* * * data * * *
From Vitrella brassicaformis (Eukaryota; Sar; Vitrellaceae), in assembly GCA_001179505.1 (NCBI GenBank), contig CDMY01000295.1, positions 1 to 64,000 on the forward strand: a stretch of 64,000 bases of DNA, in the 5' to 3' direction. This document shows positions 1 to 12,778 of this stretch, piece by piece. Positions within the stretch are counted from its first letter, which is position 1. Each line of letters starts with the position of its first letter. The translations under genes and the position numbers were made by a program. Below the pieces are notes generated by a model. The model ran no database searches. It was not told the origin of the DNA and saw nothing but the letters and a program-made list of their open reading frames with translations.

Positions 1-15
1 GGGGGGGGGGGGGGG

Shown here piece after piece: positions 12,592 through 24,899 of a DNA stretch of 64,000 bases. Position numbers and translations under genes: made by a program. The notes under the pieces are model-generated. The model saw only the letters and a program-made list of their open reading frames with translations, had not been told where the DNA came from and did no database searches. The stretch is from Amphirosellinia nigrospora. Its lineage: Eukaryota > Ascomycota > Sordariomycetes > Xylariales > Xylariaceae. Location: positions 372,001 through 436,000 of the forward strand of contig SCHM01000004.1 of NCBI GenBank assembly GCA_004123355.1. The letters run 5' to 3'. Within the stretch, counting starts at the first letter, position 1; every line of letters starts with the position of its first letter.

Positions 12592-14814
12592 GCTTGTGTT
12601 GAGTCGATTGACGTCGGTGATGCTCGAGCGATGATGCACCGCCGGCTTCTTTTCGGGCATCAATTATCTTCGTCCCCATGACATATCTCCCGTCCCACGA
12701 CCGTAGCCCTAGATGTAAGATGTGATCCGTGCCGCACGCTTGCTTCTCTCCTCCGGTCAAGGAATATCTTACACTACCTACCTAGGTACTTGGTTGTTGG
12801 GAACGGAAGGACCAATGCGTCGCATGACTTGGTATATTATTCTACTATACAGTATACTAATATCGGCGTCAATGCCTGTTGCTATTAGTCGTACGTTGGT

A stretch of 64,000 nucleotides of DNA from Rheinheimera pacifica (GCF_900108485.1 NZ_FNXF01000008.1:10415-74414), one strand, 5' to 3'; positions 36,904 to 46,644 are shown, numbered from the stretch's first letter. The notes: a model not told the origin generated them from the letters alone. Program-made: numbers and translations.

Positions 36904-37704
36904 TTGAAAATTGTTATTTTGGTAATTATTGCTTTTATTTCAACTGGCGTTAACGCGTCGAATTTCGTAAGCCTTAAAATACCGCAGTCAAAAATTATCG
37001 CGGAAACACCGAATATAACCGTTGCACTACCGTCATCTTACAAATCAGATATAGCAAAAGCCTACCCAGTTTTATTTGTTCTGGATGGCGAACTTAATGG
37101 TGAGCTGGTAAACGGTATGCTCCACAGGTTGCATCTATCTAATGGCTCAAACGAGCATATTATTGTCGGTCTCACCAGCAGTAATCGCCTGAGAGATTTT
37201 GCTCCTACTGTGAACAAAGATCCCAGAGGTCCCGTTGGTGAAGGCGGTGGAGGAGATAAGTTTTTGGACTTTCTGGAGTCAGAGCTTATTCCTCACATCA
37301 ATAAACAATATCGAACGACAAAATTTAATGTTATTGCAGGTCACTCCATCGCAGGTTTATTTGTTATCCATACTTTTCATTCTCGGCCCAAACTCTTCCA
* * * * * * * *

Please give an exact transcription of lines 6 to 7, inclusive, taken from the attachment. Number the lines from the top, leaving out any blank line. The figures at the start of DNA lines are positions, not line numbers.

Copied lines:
12592 GCTTGTGTT
12601 GAGTCGATTGACGTCGGTGATGCTCGAGCGATGATGCACCGCCGGCTTCTTTTCGGGCATCAATTATCTTCGTCCCCATGACATATCTCCCGTCCCACGA